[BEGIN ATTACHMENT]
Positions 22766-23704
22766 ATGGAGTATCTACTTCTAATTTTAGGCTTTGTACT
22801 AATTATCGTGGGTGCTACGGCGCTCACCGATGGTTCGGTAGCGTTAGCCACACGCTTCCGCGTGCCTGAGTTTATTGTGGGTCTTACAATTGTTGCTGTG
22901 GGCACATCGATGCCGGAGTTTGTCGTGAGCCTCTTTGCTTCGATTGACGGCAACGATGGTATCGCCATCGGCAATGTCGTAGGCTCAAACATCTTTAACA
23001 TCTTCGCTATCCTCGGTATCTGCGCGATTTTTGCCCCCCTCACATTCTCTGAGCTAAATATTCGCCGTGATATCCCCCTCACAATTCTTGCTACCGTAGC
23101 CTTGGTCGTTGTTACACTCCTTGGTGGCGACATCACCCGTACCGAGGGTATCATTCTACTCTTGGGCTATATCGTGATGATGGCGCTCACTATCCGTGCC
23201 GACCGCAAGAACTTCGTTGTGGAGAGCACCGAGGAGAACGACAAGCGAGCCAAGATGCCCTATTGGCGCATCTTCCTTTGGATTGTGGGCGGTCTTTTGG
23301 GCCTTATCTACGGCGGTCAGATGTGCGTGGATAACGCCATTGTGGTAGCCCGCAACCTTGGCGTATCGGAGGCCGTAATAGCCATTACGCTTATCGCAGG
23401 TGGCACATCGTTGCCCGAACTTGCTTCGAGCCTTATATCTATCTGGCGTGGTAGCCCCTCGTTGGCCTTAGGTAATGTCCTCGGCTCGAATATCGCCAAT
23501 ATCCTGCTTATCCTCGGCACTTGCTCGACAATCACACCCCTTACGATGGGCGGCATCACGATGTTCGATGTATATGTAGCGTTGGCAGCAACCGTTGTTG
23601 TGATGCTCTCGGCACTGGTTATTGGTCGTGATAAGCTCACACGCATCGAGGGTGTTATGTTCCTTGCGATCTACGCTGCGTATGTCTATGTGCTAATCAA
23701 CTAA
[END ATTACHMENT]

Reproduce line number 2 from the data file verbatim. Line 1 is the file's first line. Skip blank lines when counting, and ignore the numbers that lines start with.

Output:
22766 ATGGAGTATCTACTTCTAATTTTAGGCTTTGTACT